Using distributed temperature sensors to monitor an Antarctic ice shelf and sub-ice-shelf cavity
Abstract:Monitoring of ice-shelf and sub-ice-shelf ocean temperatures represents an important component in understanding ice-sheet stability. Continuous monitoring is challenging due to difficult surface access, difficulties in penetrating the ice shelf, and the need for long-term operation of nonrecoverable sensors. We aim to develop rapid lightweight drilling and near-continuous fiber-optic temperature-monitoring methods to meet these challenges. During November 2011, two instrumented moorings were installed within and below the McMurdo Ice Shelf (a sub-region of the Ross Ice Shelf, Antarctica) at Windless Bight. We used a combination of ice coring for the upper portion of each shelf borehole and hot-point drilling for penetration into the ocean. The boreholes provided temporary access to the ice-shelf cavity, into which distributed temperature sensing (DTS) fiber-optic cables and conventional pressure/temperature transducers were installed. The DTS moorings provided near-continuous (in time and depth) observations of ice and ocean temperatures to a depth of almost 800 m beneath the ice-shelf surface. Data received document the presence of near-freezing water throughout the cavity from November through January, followed by an influx of warmer water reaching ∼150 m beneath the ice-shelf base during February and March. The observations demonstrate prospects for achieving much higher spatial sampling of temperature than more conventional oceanographic moorings.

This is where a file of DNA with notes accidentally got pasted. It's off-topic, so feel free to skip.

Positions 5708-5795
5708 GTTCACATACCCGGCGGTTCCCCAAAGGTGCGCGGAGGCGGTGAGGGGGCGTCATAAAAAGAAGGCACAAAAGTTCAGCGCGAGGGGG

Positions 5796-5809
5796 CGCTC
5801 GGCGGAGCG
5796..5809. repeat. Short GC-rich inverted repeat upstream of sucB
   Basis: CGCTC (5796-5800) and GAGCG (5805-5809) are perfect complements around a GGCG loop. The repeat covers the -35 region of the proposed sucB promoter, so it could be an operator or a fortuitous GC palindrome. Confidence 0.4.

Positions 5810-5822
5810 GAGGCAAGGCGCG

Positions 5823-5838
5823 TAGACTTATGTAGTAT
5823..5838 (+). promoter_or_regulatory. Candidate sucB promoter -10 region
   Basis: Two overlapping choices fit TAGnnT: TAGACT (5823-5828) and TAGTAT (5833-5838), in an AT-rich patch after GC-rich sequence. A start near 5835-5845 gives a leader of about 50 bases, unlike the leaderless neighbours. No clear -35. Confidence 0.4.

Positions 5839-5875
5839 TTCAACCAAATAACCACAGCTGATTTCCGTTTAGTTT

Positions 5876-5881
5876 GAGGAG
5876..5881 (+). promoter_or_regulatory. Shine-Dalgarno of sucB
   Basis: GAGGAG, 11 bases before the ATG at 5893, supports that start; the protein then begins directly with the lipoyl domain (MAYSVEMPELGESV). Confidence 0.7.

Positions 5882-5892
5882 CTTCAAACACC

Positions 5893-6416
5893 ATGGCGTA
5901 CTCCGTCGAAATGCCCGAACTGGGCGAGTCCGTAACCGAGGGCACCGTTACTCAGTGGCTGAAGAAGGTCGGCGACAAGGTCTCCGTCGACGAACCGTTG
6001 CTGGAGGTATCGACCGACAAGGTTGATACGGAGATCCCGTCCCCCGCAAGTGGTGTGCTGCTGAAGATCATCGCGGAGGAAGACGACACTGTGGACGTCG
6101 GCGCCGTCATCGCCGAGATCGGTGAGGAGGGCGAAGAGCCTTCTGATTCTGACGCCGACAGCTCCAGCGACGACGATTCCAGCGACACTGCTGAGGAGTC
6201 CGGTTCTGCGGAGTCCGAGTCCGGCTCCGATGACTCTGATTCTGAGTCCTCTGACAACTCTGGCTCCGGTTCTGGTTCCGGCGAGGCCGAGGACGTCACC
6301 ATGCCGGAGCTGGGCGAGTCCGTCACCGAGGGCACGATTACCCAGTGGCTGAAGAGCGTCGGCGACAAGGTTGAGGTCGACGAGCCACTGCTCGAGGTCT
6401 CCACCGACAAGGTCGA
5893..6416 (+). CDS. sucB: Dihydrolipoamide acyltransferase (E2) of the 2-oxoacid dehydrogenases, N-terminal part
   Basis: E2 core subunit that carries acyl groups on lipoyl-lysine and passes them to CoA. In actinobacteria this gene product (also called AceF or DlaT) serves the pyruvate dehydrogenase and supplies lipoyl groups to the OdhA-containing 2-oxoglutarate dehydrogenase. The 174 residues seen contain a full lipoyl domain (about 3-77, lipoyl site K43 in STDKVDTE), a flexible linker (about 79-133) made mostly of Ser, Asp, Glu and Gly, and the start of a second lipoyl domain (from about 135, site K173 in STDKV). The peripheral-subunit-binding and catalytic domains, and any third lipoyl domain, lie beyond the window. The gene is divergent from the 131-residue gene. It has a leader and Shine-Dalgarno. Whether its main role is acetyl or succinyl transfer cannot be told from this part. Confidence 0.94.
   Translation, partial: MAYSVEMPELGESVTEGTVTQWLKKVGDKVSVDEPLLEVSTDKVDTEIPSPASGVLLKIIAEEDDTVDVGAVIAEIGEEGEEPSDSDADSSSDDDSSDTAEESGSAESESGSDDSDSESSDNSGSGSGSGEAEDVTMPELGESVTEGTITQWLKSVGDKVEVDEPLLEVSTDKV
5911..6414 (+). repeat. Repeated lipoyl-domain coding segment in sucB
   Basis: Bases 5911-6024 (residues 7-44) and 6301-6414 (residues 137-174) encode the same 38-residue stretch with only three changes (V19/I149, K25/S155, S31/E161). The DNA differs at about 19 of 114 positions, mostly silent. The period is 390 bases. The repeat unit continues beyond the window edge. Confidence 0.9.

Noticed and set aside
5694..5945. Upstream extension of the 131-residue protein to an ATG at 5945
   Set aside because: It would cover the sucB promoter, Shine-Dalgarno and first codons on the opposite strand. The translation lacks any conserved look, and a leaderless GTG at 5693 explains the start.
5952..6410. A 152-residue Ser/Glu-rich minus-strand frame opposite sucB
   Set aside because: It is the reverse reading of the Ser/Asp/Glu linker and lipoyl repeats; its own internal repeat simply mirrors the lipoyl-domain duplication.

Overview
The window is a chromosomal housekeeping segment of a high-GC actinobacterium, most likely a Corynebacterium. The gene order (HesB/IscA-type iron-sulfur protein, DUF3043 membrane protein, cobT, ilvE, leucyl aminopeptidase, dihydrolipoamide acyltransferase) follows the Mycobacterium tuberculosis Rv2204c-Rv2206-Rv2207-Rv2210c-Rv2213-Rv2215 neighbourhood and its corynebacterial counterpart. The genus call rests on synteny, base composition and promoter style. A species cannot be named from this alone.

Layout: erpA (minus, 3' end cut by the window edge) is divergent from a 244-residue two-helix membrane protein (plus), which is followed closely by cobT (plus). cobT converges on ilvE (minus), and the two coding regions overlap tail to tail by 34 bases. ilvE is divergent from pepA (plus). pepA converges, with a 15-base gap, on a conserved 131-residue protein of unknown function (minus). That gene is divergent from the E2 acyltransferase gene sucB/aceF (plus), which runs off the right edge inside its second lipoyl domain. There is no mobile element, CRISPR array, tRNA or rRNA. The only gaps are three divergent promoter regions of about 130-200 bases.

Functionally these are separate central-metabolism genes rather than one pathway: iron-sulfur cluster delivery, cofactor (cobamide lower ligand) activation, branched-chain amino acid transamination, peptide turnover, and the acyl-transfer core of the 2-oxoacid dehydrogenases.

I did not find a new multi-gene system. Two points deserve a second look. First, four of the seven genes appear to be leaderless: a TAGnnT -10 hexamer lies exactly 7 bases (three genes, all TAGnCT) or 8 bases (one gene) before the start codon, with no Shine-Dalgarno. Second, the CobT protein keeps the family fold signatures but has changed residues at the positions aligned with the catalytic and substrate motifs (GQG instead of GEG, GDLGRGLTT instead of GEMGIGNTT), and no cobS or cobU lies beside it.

Document Type: Research Article
Publication date: 2013-08-01
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- The Journal of Glaciology is published six times per year. It accepts submissions from any discipline related to the study of snow and ice. All articles are peer reviewed. The Journal is included in the ISI Science Citation Index.
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